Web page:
New America Media reports that Roll became a target of political violence as recently as 2009, when he allowed 16 undocumented Mexican immigrants to go forward with a $32 million lawsuit against a vigilante Arizona rancher with a reputation for rounding up immigrants. The case provoked such ire from conservatives (ranging from phone calls to death threats) that Roll and his wife required 24-hour protection for one month.

There’s no word yet on how the case against HB 2281 will proceed, or on the length of Rep. Giffords’ anticipated absence from Congress.

Shooting underscores Republican division

Meanwhile, mounting fear of Arizona’s violent political culture has crossed party lines—taking hold of state Republicans who fear that Tea Party extremists will target them for being too moderate. Four Republican politicians representing Arizona’s Legislative District 20 have resigned from office following the shooting on Saturday, Lauren Kelley reports at Alternet. The first to go, chairman Anthony Miller, said that he has faced “constant verbal attacks” from Tea Party members angry over Miller’s deciion to support Sen. John McCain’s (R-AZ) campaign over that of the avowedly anti-immigrant J.D. Hayworth. Soon after Miller announced his resignation, three other Republican officials followed suit: secretary Sophia Johnson, first vice chairman Roger Dickinson and district spokesman Jeff Kolb.

Their resignations highlight growing divisions within the Republican Party over the increasingly extremist positions of certain party leaders, especially in Arizona. Since state senator Russell Pearce and a cohort of other legislators introduced their birthright citizenship bill last week—which would deny citizenship to the U.S.-born children of unauthorized immigrants—various elements of the Party have spoken out against the radical nature of the measure. Change.org’s Alex DiBranco reports that Somos Republicans, an organization representing a minority of Hispanic Republicans, are decrying party leaders’ use of the slur “anchor baby” as well as their “unholy alliance” with the Federation of Americans for Immigration Reform (FAIR), an anti-immigrant group. New America Media’s Valeria Fernández and Elena Shore similarly report that a contingent of conservative religious leaders have also come out in strong opposition of the measure, arguing that the bill defies “the teachings of Jesus Christ” and the “values of America.”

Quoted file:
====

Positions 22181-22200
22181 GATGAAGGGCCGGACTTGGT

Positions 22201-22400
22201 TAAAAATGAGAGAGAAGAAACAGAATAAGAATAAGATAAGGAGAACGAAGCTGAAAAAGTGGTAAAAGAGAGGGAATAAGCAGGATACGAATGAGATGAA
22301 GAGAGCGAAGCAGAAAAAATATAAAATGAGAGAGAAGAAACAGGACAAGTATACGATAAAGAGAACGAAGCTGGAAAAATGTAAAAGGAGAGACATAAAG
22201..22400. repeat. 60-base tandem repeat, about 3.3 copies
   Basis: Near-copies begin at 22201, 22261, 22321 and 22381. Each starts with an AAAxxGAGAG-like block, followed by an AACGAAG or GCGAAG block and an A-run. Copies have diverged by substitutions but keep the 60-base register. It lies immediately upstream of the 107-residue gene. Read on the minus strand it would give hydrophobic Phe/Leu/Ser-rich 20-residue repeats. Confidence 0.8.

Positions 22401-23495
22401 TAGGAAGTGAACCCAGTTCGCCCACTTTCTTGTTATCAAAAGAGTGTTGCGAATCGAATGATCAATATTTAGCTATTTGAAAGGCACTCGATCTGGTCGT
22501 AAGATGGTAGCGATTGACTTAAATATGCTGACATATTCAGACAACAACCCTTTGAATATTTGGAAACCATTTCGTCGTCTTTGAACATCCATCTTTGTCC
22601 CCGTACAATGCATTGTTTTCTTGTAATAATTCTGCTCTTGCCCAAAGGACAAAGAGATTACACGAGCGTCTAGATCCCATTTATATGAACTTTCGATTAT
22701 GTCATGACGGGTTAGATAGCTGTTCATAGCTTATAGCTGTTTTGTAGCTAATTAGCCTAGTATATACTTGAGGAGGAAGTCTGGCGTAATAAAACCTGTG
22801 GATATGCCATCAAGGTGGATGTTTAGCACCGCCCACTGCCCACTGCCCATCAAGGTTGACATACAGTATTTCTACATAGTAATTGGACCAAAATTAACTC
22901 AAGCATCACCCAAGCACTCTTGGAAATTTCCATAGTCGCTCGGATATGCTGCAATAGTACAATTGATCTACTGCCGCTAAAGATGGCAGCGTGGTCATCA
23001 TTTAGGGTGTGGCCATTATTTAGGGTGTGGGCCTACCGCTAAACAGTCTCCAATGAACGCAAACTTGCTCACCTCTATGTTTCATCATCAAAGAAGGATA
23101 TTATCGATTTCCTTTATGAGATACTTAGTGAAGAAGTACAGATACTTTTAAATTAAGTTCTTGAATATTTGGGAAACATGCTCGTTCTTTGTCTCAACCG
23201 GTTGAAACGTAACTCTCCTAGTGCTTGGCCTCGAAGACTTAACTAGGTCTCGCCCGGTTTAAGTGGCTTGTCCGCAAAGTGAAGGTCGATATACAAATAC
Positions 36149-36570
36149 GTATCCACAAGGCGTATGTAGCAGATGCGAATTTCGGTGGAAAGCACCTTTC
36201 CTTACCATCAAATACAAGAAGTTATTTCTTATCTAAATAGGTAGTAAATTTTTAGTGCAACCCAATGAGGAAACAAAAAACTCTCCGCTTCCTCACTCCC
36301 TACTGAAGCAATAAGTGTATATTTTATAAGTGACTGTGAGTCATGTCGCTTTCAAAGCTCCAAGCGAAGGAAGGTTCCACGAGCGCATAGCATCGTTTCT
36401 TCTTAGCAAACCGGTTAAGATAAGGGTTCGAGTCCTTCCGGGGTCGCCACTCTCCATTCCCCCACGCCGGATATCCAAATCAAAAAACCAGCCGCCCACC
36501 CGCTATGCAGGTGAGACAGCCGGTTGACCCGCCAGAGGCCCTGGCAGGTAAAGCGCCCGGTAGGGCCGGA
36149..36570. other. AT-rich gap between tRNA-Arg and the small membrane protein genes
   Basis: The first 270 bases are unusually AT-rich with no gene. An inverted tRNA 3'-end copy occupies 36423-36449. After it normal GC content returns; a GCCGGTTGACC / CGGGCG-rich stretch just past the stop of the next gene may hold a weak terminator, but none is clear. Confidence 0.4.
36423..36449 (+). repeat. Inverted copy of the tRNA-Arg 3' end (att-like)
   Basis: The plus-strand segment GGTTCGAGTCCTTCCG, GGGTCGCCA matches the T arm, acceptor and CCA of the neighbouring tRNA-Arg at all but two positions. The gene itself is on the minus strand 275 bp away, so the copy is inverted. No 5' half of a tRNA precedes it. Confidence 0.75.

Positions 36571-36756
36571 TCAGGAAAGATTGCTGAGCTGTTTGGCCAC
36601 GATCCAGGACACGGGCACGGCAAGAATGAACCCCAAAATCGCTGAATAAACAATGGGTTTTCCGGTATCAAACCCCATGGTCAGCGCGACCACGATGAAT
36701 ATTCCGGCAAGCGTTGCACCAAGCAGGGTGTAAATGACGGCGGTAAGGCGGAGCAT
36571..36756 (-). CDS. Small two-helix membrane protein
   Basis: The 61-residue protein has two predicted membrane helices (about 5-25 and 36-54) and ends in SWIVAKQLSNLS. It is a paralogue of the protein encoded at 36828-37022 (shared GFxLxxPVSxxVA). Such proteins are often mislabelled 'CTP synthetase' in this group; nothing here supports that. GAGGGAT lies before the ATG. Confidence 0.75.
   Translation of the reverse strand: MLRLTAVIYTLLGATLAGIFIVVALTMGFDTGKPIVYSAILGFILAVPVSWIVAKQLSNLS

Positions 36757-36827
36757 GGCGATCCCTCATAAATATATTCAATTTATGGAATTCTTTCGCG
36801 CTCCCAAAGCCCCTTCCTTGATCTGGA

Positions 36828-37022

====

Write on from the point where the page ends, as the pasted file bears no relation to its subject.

Clearly, while the Tucson tragedy silenced measured voices critical to Arizona’s immigration debates, it has also compelled many members of the right to reconsider the radical positions of their fellows—especially on the volatile issue of immigration.

This post features links to the best independent, progressive reporting about immigration by members of The Media Consortium. It is free to reprint. 

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Photo credit: Daquella manera via flickr
by Catherine A. Traywick, Media Consortium blogger

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51 comments

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5:47PM PDT on Oct 13, 2012

Thank you.

5:47PM PDT on Oct 13, 2012

Thank you.

5:46PM PDT on Oct 13, 2012

Thank you.

5:05PM PST on Jan 17, 2011

well...this is really some nice speculation...but that's about it...until we actually have an investigation and find some facts about the assailant...then we really don't know the cause...but so nice that the author was able to get an article together so quickly......let's wait and get all our facts first and stop jumping to conclusions.....